The Lloyds deal, which is only available direct from the bank, is aimed at first-time buyers who are struggling to save a deposit. To qualify, however, they’ll need help from the Bank of Mum and Dad, as a family member must agree to put down 10% of the purchase price of the property in cash into a three-year fixed term savings account. This acts as security for the mortgage.
When the three-year term finishes, the family member will get their savings back with interest, provided the property owner has made all their mortgage repayments over this period.
Here, we explain everything you need to know about 100% mortgages.
Is Lloyds the only lender which allows you to buy without a deposit?
No, there are several other lenders who are prepared to offer mortgages to buyers who can’t afford to put down a deposit, but who have financial support from their families.
The Barclays Family Springboard mortgage, for example, works in a similar way to the Lloyds deal in that homebuyers can take out a mortgage without putting down a deposit, provided their parents agree to keep 10% of the property purchase price in a savings account for three years. Again, the money will be returned to them at this point with interest, as long as all mortgage payments have been made on time. Unlike the Lloyds deal, the Springboard mortgage is not exclusively aimed at first-time buyers, so it can be used by those trying to move up the property ladder too.
Other lenders offering mortgage options up to 100% (provided family members use savings or equity from their home as collateral) include Aldermore, Loughborough Building Society and Buckinghamshire Building Society.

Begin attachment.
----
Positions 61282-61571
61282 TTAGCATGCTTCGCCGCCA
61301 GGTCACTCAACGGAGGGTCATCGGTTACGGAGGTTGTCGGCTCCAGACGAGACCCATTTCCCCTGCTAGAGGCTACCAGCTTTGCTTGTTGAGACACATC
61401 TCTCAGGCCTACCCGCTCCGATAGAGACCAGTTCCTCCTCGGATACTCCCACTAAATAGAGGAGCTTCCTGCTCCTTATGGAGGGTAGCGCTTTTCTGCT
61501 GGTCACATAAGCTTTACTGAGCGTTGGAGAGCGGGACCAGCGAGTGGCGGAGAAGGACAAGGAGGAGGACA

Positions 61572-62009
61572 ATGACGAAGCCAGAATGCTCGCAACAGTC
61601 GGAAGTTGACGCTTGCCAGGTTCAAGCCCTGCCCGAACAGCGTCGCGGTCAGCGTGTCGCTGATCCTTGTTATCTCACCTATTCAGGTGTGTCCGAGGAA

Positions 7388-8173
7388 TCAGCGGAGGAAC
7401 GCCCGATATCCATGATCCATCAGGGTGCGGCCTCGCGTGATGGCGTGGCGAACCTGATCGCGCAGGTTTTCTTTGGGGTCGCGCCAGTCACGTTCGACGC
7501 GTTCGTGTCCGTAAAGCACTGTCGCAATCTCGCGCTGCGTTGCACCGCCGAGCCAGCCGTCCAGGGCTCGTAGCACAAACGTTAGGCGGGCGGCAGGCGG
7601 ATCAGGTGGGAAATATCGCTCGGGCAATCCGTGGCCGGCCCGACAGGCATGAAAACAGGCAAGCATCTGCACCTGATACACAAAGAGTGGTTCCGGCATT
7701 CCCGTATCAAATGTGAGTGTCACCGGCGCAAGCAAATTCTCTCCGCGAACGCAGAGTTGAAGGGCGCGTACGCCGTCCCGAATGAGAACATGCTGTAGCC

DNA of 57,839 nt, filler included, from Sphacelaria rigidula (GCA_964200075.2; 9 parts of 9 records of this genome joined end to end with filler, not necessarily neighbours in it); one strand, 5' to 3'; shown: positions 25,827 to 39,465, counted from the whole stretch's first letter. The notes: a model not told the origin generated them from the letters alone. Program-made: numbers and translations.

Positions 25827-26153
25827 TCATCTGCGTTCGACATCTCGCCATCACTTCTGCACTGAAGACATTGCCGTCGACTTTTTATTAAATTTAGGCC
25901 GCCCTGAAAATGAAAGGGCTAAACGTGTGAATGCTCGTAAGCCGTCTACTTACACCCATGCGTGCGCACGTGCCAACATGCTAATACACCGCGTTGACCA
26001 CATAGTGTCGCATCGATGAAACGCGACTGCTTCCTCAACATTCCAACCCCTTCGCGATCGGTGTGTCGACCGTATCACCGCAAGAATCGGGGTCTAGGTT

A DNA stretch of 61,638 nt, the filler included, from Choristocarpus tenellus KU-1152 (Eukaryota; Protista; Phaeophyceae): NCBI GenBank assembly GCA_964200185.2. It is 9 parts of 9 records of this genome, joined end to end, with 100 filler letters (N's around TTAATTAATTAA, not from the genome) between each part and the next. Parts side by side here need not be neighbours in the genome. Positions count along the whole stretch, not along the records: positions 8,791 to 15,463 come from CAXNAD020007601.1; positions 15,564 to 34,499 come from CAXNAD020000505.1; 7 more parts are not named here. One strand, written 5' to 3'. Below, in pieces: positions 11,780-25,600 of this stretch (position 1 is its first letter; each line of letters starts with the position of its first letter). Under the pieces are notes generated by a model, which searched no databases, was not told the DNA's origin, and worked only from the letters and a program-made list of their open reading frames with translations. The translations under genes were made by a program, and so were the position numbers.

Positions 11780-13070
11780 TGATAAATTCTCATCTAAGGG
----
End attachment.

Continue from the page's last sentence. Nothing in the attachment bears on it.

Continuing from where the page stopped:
Who might these deals work for?
These types of deal mainly tend to benefit first-time buyers who are finding it impossible to save a deposit, and can help them to achieve home ownership earlier.
They are also a useful option for those parents who want to help their children get onto the property ladder, but perhaps don’t want to hand over their savings for good. As the money will be returned after three years with interest, parents with more than one child can then potentially re-use their savings to help them out too.
Are there any downsides?
The biggest potential downside of this kind of mortgage is that if house prices fall and the property needs to be sold homeowners could find themselves stuck in a position of negative equity. This means that they would owe more than the property is worth, making it impossible to sell unless the difference between the value of the property and the mortgage can be repaid.
Parents must also remember that their cash could ultimately be at risk if the buyer fails to meet their mortgage payments.
Do any lenders offer 100% mortgages which don’t require financial support from family?
Pure 100% mortgages are not available, although most lenders will allow you to borrow up to 95% of the property value. Many of these deals come with incentives, such as a free valuation or cashback.
Remember that the more you can afford to save as a deposit, the greater the range of mortgage options you’ll have available to you. Rates also become much more competitive the bigger the deposit you have, so for example, having a 10% deposit rather than a 5% deposit would mean cheaper monthly payments.